The Ultimate Guide for Tennis Elbow

What is tennis elbow?

Tennis elbow is a repetitive strain injury, also known as lateral epicondylosis. Lateral refers to the outside part of the arm when standing upright with your arms at the sides. Tennis elbow is often referred to as outer (lateral) elbow pain or inside (medial) elbow pain but often originates from overuse of the forearm muscles that straighten the fingers and wrist, which leads to pain in the elbow and forearm.

Over time, this repetitive overuse may damage tendons, the fibrous cords that connect muscles to bones, or other muscles. The tendons that are attached at the elbow become swollen and inflamed. Simple movements like shaking hands or turning a door knob can cause moderate to acute pain. Tennis elbow pain is equally common in men and women but occurs most often in people from age 30 to 50.

What Causes Tennis Elbow?

Lateral epicondylosis is one of the most common arm disorders, which can lead to a significant decrease in movement and function. The area around the bone of the outer elbow becomes irritated and inflamed by sports or other repetitive everyday activities. Many people who have never played tennis will develop tennis elbow. Often, this inflammation of a bony part of the elbow is caused by simple, daily activities such as gardening, using scissors, or carrying a heavy briefcase. 

It’s estimated that less than three percent of the world’s population suffers from the condition, but only about five percent of those actually play tennis. The most common reason tennis elbow happens in tennis players is from using the wrong tennis racquet or an incorrect backhand stroke. Using an over tightly strung racquet increases the force against a player’s arm, and hitting the ball with the wrong part of the racquet may also contribute.

Symptoms of tennis elbow include outer elbow pain, point tenderness (pain when touched) at the outermost point of the elbow, pain when gripping or holding something in the hand around the wrist, morning elbow stiffness and audible popping, and pain when lifting with the wrist with the palm facing down for something with weight.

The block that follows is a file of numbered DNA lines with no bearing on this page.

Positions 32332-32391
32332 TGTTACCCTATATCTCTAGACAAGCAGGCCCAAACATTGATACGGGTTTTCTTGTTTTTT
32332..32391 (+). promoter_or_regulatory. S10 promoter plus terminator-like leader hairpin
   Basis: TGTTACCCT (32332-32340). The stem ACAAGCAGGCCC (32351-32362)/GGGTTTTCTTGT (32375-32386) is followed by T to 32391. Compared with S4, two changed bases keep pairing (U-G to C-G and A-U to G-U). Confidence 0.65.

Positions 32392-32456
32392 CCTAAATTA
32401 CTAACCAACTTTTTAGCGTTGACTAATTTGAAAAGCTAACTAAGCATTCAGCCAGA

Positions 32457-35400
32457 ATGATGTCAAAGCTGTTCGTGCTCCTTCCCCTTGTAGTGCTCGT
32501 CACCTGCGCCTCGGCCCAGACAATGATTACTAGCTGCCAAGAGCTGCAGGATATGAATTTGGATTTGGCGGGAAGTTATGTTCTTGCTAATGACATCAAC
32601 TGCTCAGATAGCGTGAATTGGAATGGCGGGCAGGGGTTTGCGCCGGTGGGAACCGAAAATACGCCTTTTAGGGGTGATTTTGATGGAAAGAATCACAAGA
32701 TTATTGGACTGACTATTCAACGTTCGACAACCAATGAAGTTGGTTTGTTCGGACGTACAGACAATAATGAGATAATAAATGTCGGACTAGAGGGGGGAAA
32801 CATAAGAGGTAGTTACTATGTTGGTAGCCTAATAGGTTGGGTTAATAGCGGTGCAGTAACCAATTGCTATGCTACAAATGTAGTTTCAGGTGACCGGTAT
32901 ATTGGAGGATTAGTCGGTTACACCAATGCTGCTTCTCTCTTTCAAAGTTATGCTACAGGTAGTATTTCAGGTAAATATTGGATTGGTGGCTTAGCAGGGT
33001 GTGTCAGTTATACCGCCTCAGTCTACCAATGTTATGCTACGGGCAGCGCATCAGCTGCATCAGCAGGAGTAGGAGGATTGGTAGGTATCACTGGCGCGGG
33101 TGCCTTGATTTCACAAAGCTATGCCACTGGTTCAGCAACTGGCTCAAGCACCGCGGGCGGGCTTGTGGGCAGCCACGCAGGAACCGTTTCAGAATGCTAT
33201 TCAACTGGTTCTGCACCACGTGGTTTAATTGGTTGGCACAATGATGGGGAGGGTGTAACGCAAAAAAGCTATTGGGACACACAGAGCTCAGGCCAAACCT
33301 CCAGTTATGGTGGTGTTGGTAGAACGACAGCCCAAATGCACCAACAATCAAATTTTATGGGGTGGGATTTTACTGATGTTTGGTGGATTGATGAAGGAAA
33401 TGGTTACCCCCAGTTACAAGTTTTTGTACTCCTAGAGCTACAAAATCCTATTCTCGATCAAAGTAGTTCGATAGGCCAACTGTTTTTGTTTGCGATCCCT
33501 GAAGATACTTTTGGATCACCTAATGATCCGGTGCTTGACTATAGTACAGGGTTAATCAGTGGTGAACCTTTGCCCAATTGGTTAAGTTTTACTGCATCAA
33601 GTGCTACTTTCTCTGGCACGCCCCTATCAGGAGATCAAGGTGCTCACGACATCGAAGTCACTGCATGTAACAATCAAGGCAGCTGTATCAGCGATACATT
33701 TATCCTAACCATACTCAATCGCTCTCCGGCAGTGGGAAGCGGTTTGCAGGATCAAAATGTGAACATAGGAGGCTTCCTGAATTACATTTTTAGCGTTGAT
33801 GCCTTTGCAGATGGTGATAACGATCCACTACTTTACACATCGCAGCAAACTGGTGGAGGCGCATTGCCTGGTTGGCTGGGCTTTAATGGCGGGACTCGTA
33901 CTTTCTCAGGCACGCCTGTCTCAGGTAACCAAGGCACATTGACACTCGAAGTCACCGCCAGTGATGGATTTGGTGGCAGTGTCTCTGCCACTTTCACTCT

Tennis Elbow Treatment

Tennis elbow treatment and management focuses on the alleviation of pain and discomfort as a result of the tension on the tissues of the muscle and tendons in the affected area. Modifying the repetitive activities that caused the condition is also addressed. Avoiding activities that require gripping, twisting, or lifting movements will help to restore the damaged tissues. Using an ice pack can promote circulation by reducing the swelling of the affected area. The use of analgesics is often recommended. 

Tennis Elbow Exercises

Tennis elbow treatment exercises can help strengthen weak forearm muscles, which may be the underlying cause of the problem. These exercises can also serve as a follow-up healing treatment or as rehabilitation exercises for those who have had tennis elbow treatment or tennis elbow surgery.

Supination with a dumbbell: The supinator muscle is the large forearm muscle that attaches to the elbow. It’s responsible for supinating the palm upward and is frequently involved in tennis elbow-causing movements. Hold a light to moderate dumbbell and rotate the forearm so that it is lifted forward and down.

Wrist extension: The group of muscles responsible for the bending of the wrist are the wrist extensors. They are small muscles connecting to the elbow that are prone to overuse, particularly when performing racquet sports. Hold a light-to-moderate-weight dumbbell and place the forearm on the thigh or a table while hanging the wrist palm down off the end of the thigh or table. Keep the forearm in place while bending the wrist upward, and repeat.

Wrist flexion: The group of muscles working opposite the wrist extensors are the wrist flexors. These are small muscles connecting to the elbow that are also prone to overuse, resulting in inflammation and pain. Hold a light-to-moderate-weight dumbbell and place the forearm on the thigh or a table while hanging the wrist palm up off the end of the thigh or table. Keep the forearm in place while bending the wrist upward and repeat This exercise is also known as a wrist curl.

Your physician may recommend steroid injections to help reduce inflammation and pain. Steroid injections for tennis elbow are often used as a last resort as they can have disturbing side effects, including pain on the site of injection, atrophy, and damage to the tendon around the elbow. Physiotherapy, splints and braces, blood injections, shockwave therapy, and surgery are among the more advanced treatments used for managing tennis elbow.